The Engaging Camilla or How to be Authentic Self
I met Camilla for the first and only time at the Movies in the Park feature at Lake Harriett bandshell. We were waiting patiently for the movie to start and she was with her Mom and others on a blanket next to ours.
As the movie began, Camilla started working the crowd. Jumping around and yelling “Stop!” Not sure what she wanted to stop but we were all smiling.
She strutted her small self around, commanding attention and was far more entertaining, perhaps than Princess Bride, being projected on the big screen.
Before long, Camilla, who could not have been more than 2 years old, decided I looked like a fun playmate. Under the watchful eye of Mom, she waddled over to my blanket and proceeded to grab my hands so she could dance, clamber on my legs and jump up and down.
Talk about “being the change” you want to see in the world. She had absolutely no barriers common amongst us adults – fear, rules, social morays of one sort or another. She knew I was a trustworthy individual and Mom wasn’t that far away.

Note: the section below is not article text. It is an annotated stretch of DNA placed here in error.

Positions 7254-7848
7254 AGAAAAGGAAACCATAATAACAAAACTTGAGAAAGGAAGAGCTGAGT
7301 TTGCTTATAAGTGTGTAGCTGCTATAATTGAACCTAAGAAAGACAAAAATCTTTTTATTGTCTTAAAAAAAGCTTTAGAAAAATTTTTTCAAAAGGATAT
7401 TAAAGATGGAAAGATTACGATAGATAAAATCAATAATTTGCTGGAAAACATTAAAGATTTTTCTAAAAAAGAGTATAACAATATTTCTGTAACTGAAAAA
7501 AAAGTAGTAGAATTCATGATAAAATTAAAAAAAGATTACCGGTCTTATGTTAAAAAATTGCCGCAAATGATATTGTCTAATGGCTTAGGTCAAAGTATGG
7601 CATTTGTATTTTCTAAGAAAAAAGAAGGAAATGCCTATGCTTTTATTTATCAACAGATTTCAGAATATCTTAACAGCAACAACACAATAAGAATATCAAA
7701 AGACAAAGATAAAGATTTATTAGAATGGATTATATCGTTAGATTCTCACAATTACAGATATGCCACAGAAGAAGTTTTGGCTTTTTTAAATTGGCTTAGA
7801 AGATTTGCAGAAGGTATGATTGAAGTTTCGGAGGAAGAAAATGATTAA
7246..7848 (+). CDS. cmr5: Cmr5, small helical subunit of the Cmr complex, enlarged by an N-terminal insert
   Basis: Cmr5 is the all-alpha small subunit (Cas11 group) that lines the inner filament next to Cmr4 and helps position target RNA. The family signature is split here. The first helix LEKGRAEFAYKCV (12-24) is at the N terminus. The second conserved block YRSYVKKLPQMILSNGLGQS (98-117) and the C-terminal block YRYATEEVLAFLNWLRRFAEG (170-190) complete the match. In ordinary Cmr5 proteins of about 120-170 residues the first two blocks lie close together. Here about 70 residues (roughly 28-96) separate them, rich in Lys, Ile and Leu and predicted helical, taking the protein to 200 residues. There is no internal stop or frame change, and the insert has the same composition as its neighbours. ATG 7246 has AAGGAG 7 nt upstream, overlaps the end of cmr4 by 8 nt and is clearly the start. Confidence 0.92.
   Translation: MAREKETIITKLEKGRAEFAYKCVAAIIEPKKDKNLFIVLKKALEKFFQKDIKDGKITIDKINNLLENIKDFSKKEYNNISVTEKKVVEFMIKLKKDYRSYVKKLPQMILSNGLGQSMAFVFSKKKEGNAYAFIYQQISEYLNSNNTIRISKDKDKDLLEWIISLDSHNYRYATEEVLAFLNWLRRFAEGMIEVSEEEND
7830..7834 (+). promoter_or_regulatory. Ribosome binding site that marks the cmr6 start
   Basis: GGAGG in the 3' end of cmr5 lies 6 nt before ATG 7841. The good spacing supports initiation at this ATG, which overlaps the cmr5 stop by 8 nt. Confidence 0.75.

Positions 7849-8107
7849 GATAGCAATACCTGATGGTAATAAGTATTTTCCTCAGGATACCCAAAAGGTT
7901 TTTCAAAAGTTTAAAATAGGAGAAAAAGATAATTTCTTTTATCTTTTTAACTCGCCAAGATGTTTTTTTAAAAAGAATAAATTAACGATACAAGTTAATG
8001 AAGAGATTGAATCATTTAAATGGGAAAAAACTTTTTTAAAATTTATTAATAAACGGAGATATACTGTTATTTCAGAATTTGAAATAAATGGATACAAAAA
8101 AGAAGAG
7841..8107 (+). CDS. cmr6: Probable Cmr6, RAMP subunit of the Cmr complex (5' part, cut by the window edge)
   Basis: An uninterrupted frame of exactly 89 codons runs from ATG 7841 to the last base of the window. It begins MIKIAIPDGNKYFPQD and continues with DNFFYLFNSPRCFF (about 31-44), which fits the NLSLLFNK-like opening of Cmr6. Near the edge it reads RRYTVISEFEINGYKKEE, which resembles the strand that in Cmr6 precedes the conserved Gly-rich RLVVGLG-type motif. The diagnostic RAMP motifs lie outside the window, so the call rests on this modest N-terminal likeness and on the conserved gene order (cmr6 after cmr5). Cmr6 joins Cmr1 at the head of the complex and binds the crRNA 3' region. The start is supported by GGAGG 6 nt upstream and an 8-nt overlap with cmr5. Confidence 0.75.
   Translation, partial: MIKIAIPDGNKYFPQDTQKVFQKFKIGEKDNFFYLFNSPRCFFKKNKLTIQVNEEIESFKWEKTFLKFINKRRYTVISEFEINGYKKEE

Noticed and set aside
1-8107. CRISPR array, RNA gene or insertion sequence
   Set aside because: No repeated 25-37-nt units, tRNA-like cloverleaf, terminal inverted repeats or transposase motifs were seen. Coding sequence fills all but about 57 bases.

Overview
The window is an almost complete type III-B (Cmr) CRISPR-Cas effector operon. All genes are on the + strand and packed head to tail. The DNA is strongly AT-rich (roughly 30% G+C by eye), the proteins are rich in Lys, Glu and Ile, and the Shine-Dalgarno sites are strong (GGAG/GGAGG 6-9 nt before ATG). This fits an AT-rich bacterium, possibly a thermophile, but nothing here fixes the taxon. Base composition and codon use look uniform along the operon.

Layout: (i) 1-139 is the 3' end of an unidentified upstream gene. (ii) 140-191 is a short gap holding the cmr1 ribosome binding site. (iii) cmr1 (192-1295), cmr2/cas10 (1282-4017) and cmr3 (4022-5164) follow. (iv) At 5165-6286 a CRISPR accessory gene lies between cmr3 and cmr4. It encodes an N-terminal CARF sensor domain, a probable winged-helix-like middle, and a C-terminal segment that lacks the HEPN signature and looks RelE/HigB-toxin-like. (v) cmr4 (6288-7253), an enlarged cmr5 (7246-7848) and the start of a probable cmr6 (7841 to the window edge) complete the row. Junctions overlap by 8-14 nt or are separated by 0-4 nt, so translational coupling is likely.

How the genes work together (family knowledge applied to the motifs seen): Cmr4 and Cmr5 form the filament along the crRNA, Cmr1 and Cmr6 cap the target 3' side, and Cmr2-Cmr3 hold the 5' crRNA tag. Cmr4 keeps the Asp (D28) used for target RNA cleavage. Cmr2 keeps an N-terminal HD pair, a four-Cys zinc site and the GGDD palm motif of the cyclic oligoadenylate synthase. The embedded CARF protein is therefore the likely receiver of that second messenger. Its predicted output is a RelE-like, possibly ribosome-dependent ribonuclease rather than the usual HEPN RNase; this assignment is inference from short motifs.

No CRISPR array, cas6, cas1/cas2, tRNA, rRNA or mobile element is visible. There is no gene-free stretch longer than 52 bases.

Camilla tired of dancing on my legs and decided she’d do run and leaps. Before long she and I were hugging and laughing because her tiny, 20 lbs? was enough to push me over when she leaped at me the right way.
The next game she tried to play was running away from us entirely into the crowd. Mom would let her go a bit, to experience some joy of deviousness or adventure, but was soon picking her up and bring her back to the safety of the blanket. Camilla, undeterred tried it again – maybe 3 more times.
It was at this point, she started to stay closer to Mom. Camilla spent the rest of the time with caregivers leaping about until the show ended and she was falling asleep in her stroller.
I tried one last time to say “Goodnight.” Camilla had retreated into herself, ready to fall into a deep sleep; perhaps to dream of circuses. We went our separate ways.
I have thought about Camilla several times since she shared creative play with me. The fearlessless, the audacity to be herself, the strength of character – no holding back there. Her childish innocence coupled with a genuine interest in adventure and other people she found to play with.
She had a strong aura, a charm and trusted her gut instincts/intuition. Her parents, whoever they are, clearly allowed her to maintain her sense of self without imposition, giving her some leeway and adventure while simultaneously placing secure boundaries upon it. Not the usual “be careful.” It was just unstated like a circle of trust, a constant vigilance. Watched but not obscured.
Really, what struck me so much about Camilla, is the lasting impression she has left. A gift. I want to take with me all that adventure, play and fun and bring a bit more of that sassy self into my everyday life. What fun can be had by being brave and daring and silly?